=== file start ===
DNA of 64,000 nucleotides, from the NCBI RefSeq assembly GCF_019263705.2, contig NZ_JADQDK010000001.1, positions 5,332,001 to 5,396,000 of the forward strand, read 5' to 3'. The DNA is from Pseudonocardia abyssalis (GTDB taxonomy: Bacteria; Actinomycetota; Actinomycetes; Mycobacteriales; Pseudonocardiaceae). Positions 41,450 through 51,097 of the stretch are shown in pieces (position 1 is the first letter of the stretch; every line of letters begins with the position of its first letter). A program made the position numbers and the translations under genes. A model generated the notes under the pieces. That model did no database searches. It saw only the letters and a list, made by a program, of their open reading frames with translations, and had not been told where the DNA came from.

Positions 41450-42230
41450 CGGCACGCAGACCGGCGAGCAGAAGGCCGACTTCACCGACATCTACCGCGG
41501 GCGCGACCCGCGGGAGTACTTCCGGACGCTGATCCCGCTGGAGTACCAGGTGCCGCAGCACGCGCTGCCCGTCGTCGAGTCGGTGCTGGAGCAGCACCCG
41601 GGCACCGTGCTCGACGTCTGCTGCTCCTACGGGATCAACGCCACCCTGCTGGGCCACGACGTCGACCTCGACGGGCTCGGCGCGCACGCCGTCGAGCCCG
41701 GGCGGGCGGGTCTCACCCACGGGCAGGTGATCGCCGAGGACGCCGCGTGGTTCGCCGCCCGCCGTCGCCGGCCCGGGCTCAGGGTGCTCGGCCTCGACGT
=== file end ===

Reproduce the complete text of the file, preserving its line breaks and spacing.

DNA of 64,000 nucleotides, from the NCBI RefSeq assembly GCF_019263705.2, contig NZ_JADQDK010000001.1, positions 5,332,001 to 5,396,000 of the forward strand, read 5' to 3'. The DNA is from Pseudonocardia abyssalis (GTDB taxonomy: Bacteria; Actinomycetota; Actinomycetes; Mycobacteriales; Pseudonocardiaceae). Positions 41,450 through 51,097 of the stretch are shown in pieces (position 1 is the first letter of the stretch; every line of letters begins with the position of its first letter). A program made the position numbers and the translations under genes. A model generated the notes under the pieces. That model did no database searches. It saw only the letters and a list, made by a program, of their open reading frames with translations, and had not been told where the DNA came from.

Positions 41450-42230
41450 CGGCACGCAGACCGGCGAGCAGAAGGCCGACTTCACCGACATCTACCGCGG
41501 GCGCGACCCGCGGGAGTACTTCCGGACGCTGATCCCGCTGGAGTACCAGGTGCCGCAGCACGCGCTGCCCGTCGTCGAGTCGGTGCTGGAGCAGCACCCG
41601 GGCACCGTGCTCGACGTCTGCTGCTCCTACGGGATCAACGCCACCCTGCTGGGCCACGACGTCGACCTCGACGGGCTCGGCGCGCACGCCGTCGAGCCCG
41701 GGCGGGCGGGTCTCACCCACGGGCAGGTGATCGCCGAGGACGCCGCGTGGTTCGCCGCCCGCCGTCGCCGGCCCGGGCTCAGGGTGCTCGGCCTCGACGT